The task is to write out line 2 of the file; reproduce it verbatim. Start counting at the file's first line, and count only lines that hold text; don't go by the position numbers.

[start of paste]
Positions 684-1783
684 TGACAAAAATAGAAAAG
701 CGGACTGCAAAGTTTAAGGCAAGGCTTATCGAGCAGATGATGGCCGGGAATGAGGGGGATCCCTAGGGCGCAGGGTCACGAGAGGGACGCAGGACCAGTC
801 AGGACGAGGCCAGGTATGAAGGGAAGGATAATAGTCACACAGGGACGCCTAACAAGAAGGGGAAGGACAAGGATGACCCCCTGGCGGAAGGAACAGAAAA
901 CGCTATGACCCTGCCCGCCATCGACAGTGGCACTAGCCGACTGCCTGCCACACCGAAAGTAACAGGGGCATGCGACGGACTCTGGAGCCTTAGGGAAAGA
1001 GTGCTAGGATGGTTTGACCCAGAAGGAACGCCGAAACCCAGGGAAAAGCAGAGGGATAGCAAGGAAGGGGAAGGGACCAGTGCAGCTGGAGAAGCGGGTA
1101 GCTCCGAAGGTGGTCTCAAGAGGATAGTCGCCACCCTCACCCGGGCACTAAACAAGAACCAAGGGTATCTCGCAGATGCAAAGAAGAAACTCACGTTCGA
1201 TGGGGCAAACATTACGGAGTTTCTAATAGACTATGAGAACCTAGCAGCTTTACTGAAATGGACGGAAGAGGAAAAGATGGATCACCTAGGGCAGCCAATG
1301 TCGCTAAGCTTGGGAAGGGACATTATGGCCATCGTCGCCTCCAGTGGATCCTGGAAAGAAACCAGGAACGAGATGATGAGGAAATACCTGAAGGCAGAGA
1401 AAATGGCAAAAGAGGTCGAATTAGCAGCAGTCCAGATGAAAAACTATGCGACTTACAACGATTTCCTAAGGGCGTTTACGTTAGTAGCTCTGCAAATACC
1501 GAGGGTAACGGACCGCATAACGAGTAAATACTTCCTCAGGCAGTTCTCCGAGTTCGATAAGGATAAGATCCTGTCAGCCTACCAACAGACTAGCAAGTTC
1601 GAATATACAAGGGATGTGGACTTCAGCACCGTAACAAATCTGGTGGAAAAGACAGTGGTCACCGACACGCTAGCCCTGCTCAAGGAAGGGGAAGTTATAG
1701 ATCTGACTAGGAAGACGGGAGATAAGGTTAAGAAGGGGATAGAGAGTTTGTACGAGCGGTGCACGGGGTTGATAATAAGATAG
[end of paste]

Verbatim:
684 TGACAAAAATAGAAAAG